On April 21, Sen. Kyrsten Sinema, the Phoenix Committee on Foreign Relations and Arizona Defense & Industry Coalition gathered for a discussion on securing America’s ctricial mineral supply chain. Sinema’s opening conversation centered on importance of keeping critical mineral mining, refining and overall operations stateside — particularly, but not solely — in the interest of national security. 

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“We cannot rely on foreign competitors or adversaries to supply critical minerals that underpin our defense innovations,” Sinema said. “Our national security is only as strong as the supply chain behind it.”

Continuing to rely on foreign critical mineral production, according to Sinema, increases the risk of “leaving a glaring hole in our national defense.” The senator went on to share that China — a current top U.S. competitor — mines 60% of global rare earth elements and processes. Furthermore, 90% of these foreign-mined minerals are “critical components” to U.S. national defense. 

“Every F 35 strike fighter requires 920 pounds of rare earth minerals. Every Arleigh Bird Destroyer requires 5,500 pounds of rare earth material, and a Virginia class submarine needs 9,200 pounds,” Sinema stated. 

Photo courtesy of Sen. Kyrsten Sinema’s Press Office.

In an effort to stymy foreign critical mineral extraction and processing, Sinema says Arizona can serve a pivotal role in fueling the stateside supply chain. “Just as Arizona leads the way in nearly every aspect of our defense industry supply chain,” she said, “I know that we can lead the resurgence of responsibly produced critical minerals and rare earth elements. In doing so, we will bolster our national defense, and that is why I am so excited to work with the Arizona Defense Industry Coalition.”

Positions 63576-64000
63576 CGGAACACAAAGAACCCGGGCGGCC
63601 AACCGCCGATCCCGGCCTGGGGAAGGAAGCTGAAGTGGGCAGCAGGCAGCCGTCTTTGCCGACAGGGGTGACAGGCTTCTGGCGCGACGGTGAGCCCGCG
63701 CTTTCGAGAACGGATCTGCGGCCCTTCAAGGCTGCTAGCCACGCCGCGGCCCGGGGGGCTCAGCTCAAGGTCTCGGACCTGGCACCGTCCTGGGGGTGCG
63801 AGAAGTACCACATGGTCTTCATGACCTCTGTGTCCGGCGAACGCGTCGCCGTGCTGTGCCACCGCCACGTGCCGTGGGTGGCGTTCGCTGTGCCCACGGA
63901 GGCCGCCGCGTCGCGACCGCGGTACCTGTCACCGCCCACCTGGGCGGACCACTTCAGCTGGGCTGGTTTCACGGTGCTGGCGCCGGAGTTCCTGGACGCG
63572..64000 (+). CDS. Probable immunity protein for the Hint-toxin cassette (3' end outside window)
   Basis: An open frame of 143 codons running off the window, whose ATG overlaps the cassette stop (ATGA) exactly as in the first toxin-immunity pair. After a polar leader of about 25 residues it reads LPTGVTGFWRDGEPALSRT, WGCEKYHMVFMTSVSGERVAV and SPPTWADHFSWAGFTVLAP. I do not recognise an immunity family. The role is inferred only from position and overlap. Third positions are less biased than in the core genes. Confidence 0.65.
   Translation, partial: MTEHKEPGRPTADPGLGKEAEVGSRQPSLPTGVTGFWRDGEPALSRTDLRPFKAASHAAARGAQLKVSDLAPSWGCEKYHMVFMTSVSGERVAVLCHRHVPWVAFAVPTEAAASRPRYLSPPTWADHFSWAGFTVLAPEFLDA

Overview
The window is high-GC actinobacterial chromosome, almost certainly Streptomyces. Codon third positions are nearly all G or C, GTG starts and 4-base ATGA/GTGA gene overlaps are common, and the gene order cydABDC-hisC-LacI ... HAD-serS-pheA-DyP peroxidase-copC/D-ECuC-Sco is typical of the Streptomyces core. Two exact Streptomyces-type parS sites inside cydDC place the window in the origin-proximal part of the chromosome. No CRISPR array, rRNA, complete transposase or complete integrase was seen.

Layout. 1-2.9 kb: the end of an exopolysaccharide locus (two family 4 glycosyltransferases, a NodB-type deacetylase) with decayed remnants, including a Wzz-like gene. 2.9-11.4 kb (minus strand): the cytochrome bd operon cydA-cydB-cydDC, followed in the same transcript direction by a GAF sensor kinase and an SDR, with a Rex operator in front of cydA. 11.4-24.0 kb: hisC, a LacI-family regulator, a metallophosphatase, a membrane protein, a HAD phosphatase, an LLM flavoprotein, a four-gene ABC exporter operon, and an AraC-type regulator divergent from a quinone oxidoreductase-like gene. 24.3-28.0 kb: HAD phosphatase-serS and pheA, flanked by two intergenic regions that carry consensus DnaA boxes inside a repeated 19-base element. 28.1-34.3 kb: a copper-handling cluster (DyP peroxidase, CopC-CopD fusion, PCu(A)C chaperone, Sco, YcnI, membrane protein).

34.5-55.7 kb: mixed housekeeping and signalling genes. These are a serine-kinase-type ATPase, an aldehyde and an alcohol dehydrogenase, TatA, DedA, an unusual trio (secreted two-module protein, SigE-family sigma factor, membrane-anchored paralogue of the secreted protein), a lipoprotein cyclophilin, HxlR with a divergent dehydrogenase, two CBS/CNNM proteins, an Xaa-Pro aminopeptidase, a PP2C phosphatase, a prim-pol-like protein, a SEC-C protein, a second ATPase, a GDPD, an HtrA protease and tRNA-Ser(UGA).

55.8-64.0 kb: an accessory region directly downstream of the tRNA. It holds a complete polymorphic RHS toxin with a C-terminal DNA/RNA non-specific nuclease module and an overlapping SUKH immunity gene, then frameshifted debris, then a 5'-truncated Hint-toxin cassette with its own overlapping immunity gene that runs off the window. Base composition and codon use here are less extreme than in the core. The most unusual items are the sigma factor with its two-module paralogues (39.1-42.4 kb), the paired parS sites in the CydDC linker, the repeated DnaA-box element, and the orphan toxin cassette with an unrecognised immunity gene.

Second to the topic of national defense was the preservation of domestically harvested critical minerals to support green energy initiatives. 

“The mining of critical channels is essential to building out a national network of electric vehicle charging stations, which will allow Americans to rely on a cleaner remote transportation, no matter where they live in the country,” Sinema said.

Part of the growing concerns over the implications of foreign entities monopolizing critical mineral mining and production, has largely been due to a lack of understanding among political leaders. While conservative constituents often prioritize national defense needs, and those in the Democratic aisle favor green and clean energy initiatives when it comes to critical minerals, according to Sinema, the ultimate solution to appease both parties will be policy and permitting reform. 

“We need policy reform to catch up to the investments that we’ve passed in recent years,” Sinema said. “And that’s why I’m working with my colleagues and the administration to help them understand the importance of critical minerals to our country’s economic competitiveness and our national security. Because congressional support will provide the certainty our businesses need to invest and drive us forward.”

Currently, mining permits in Arizona can take years, if not decades to approve. Az Business asked Sinema about what a bipartisan solution to permitting might entail, and she relayed that, “[A] permitting reform package is seeking to streamline that [permit] process, still ensuring that we have environmental protections for communities and for the future of the land, but also doing it in a way that is faster with less litigation.”

In closing, Sinema says that when it comes to being hopeful about transitioning the full critical mineral supply chain back to the U.S., here answer: “Of course I am!”